## Definition

### For a function of two variables

Suppose $F$ is a function of two variables $x$ and $y$. We say that $F$ is additively separable if there exist functions $f,g$ of one variable such that:

$F(x,y) = f(x) + g(y)$

on the entire domain of $F$.

Note that the concept of additively separable is sensitive to the coordinate system, i.e., if we change the coordinate system, a function that was originally additively separable need not remain additively separable.

### For a function of many variables

Suppose $F$ is a function of $n$ variables $x_1,x_2,\dots,x_n$. We say that $F$ is completely additively separable if there exist functions $f_1,f_2,\dots,f_n$, each a function of one variable, such that:

$F(x_1,x_2,\dots,x_n) = f_1(x_1) + f_2(x_2) + \dots + f_n(x_n)$

(note that the subscripts here are not to be confused with subscripts used for partial derivatives).

There is a weaker notion of partially additively separable: if we express the set $\{ 1,2,\dots,n\}$ as a union of two disjoint subsets $A,B$, $F$ is additively separable with respect to the partition if there exist functions $f_A,f_B$ such that:

$F(x_1,x_2,\dots,x_n) = f_A(\mbox{only the variables } x_i, i \in A) + f_B(\mbox{only the variables } x_i, i \in B)$

## Partial derivatives

Additively separable functions are the exceptions to the general rule that value of partial derivative depends on all inputs.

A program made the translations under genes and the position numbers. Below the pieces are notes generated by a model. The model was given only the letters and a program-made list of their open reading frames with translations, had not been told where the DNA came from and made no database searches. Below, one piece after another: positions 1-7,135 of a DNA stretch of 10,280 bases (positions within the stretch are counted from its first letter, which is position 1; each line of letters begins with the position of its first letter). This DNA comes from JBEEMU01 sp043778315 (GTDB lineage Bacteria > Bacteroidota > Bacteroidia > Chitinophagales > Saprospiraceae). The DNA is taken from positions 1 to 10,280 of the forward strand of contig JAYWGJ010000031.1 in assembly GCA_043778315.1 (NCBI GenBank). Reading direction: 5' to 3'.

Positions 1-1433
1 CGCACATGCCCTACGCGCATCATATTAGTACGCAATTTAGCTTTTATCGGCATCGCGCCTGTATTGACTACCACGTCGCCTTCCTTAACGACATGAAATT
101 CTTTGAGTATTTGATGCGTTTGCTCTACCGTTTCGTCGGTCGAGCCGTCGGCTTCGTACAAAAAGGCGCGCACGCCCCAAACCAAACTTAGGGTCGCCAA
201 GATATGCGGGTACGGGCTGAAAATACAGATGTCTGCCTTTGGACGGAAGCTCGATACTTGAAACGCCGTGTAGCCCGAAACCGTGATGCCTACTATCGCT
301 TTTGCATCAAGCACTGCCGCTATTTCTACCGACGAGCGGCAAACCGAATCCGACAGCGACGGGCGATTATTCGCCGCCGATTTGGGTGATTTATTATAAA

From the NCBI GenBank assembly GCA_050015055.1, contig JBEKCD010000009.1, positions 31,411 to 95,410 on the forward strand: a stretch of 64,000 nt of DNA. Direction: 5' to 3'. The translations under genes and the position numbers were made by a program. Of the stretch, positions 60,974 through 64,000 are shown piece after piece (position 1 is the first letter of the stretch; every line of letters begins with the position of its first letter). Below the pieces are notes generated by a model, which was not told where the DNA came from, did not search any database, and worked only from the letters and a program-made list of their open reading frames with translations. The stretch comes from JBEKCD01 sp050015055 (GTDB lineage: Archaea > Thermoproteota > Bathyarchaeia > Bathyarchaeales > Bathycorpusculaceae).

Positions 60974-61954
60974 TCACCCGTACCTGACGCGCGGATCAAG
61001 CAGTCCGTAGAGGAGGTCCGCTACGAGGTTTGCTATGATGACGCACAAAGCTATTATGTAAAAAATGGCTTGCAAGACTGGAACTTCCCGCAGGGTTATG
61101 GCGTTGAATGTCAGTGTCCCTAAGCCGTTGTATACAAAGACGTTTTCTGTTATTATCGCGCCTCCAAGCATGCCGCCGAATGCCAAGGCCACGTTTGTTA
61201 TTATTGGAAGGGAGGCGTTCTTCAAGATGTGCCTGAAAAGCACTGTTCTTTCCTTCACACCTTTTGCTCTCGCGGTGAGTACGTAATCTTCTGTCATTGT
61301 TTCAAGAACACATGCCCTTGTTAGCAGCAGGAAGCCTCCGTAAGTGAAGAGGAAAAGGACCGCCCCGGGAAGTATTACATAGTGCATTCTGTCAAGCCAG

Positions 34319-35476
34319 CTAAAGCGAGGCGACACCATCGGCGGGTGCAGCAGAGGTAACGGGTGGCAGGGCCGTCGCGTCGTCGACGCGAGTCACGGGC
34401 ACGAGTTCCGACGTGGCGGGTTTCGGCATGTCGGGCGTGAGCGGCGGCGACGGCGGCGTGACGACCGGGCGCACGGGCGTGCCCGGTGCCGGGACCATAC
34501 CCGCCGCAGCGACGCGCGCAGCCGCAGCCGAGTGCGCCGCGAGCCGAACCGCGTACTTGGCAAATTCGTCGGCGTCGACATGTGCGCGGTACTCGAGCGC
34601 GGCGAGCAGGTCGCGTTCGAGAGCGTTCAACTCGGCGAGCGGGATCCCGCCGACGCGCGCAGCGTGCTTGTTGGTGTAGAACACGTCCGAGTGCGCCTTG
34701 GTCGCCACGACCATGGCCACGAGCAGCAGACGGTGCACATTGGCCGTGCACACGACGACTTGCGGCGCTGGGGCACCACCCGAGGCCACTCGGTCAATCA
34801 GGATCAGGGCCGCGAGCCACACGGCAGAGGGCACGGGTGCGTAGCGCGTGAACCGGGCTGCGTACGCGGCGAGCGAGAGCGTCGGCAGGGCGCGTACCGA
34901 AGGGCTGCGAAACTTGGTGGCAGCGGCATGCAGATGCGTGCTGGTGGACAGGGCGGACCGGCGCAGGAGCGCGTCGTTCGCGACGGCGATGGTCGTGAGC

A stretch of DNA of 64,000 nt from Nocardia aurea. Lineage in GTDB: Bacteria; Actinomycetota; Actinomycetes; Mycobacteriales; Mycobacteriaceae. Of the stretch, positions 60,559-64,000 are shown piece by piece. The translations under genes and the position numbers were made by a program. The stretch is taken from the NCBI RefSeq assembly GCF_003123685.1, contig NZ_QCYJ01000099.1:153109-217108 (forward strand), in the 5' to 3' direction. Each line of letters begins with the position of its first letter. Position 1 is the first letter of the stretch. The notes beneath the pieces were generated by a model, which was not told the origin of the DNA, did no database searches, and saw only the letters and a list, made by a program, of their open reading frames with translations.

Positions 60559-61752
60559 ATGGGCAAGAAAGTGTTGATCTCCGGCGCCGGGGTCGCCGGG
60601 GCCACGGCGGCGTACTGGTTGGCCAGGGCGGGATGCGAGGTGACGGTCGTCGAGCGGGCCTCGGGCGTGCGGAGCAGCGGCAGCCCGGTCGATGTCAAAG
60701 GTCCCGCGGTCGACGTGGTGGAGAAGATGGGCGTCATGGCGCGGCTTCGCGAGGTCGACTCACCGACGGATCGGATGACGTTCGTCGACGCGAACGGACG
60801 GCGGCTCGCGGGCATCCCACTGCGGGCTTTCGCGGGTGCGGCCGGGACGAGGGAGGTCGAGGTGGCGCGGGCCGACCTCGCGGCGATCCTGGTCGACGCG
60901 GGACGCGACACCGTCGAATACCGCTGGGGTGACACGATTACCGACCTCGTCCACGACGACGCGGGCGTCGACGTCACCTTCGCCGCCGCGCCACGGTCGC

Version type Statement about first-order partial derivatives Statement about second-order mixed partial derivatives
additively separable function $F$ of two variables $x,y$, both pieces are differentiable functions, written as $F(x,y) = f(x) + g(y)$ $F_x(x,y) = f'(x)$ (independent of $y$)
$F_y(x,y) = g'(y)$ (independent of $x$)
$F_{xy}(x,y) = 0$
$F_{yx}(x,y) = 0$
completely additively separable function $F$ of $n$ variables $x_1,x_2,\dots,x_n$, written as $f_1(x_1) + \dots + f_n(x_n)$ $F_{x_i}(x_1,x_2,\dots,x_n) = f_i'(x_i)$ for each $i$. Note that each first-order partial depends only on that variable and not on the others. $F_{x_ix_j}(x_1,x_2,\dots,x_n) = 0$ for each $i,j$.
partially additively separable function $F(x_1,x_2,\dots,x_n)$ equals $f_A(\mbox{only the variables } x_i, i \in A) + f_B(\mbox{only the variables } x_i, i \in B)$ Each first-order partial of $F$ with respect to a variable in $A$ equals the corresponding first-order partial of $f_A$, and in particular depends only on the variables within $A$.
Each first-order partial of $F$ with respect to a variable in $B$ equals the corresponding first-order partial of $f_B$, and in particular depends only on the variables within $B$.
Any second-order mixed partial involving a variable in $A$ and a variable in $B$ is zero.